It seems like the United States and Canada have been a balloon-shooting gallery in the last week. It also seems like we’re starting to live in some 1950s or ’60s sci-fi movie, with unidentified flying objects, presumably sent by Martians, sneaking around overhead.
The objects and their violent ends seem to have unhinged the looniest among us.
But it’s made me — and I suspect lots of other people — do a lot of thinking about assumptions and reactions and unanticipated consequences.
For one thing — and I guess this dates back to my old habit of watching old movies — an impeccably top-hatted David Niven has been in my mind’s eye, and “Around the World in 80 Days,” the song from that 1956 film, which I learned I have no idea when or where, has been in my ears, as I’ve remembered long-forgotten bits from that movie. And I have just learned, to my surprise — thank you, Chinese balloon makers — that Jules Verne’s novel did not include balloons. Who knew?
According to the New York Times’ Daily — the podcast that speaks sweet, sweet reason into our early-morning ears, often delivered over odd, ping-y, obstructive music, with a sometimes formulaic on-the-other-hand structure, but still is almost always smart and interesting — there are many possible reasons for the objects.
Yes, the biggest one, without any question, was a Chinese balloon. The Chinese have been sending balloons over the United States for some time; this seems to have been the first time that the public has heard about it. That balloon was duly shot down over the Atlantic, and its debris was picked up and is being studied.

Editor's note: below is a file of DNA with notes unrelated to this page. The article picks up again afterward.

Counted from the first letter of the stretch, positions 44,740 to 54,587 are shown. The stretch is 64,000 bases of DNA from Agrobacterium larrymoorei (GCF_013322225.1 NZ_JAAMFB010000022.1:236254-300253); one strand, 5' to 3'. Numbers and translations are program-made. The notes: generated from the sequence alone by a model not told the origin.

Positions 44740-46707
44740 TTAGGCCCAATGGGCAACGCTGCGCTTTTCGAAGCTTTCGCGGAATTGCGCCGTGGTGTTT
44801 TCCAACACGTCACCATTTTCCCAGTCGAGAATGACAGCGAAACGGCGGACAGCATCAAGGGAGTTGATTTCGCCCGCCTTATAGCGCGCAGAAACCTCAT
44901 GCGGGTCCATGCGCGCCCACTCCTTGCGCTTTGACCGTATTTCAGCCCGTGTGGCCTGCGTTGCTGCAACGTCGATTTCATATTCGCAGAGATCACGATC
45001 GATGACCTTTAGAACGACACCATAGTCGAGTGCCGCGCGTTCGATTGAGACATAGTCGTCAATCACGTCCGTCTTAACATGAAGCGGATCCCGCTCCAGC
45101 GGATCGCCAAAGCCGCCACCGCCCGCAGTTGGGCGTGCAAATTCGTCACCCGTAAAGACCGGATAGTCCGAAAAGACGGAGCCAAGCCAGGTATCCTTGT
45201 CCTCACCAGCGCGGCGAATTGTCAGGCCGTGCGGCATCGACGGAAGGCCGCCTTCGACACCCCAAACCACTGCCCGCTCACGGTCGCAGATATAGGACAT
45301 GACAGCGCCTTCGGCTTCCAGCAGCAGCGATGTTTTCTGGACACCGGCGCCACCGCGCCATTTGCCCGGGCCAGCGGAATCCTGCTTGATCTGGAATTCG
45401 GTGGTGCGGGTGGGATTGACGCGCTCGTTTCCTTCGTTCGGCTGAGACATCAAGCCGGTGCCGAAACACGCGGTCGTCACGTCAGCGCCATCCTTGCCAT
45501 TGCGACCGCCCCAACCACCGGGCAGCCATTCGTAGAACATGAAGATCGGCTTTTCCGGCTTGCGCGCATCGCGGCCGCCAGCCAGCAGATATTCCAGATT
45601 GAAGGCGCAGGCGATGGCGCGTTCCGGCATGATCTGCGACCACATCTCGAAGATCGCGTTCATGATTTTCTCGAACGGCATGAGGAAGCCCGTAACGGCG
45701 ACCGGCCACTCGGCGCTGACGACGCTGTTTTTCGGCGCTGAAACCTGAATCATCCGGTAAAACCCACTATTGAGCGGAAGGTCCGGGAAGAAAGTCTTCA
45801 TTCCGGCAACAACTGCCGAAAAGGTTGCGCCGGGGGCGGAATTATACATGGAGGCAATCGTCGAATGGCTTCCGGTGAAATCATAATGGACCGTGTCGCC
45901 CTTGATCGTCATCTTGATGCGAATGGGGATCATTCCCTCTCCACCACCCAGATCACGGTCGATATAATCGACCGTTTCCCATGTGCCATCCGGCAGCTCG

And then there were those other shot-down flying objects. Yes, the Times said, they could have been sent by extraterrestrials — but that’s not very likely. They could have been spyware, sent by a number of friends or foes.
Or apparently they could have been flying garbage, dropped from rockets or abandoned, probably long-forgotten high-school science experiments.
It seems that there are many filters that scientists can use when they look at the sky, and they’re using increasingly finer-grained ones. (This is not the language scientists would use, I know. Please forgive me.) That means that they see more.
Some of what they see might lead to a growing understanding of the world, some might reveal our enemies’ tricks, and some might be junk.
When we shoot these things down, sometimes we can retrieve them and learn from them, but there’s a strong argument that the longer we let them remain in the sky, the more information we can glean from them.
If we shoot them down over land, they’re easier to retrieve — but the likelihood of hurting people on the ground grows much more serious. How many people are we willing to risk? And which people? (Surely not us!)
And exactly how metaphoric is all of this? Or, to be clear, exactly how much metaphoric can anyone possibly get without being laughed out of the room?
The more closely we look, the more we see. The more we learn, the more dangerous the world can seem, and at times really can be. And the more we learn, the safer we can seem, and at times really can be.
The world is full of unidentified flying — and crawling, and lying stock still — things. Some are dangerous. Some are not. They inflame our imaginations, and that too can be good, or bad, or both.
The world is complicated and confusing. We can see danger, or risk, or opportunity, or all those things.
It’s really up to us.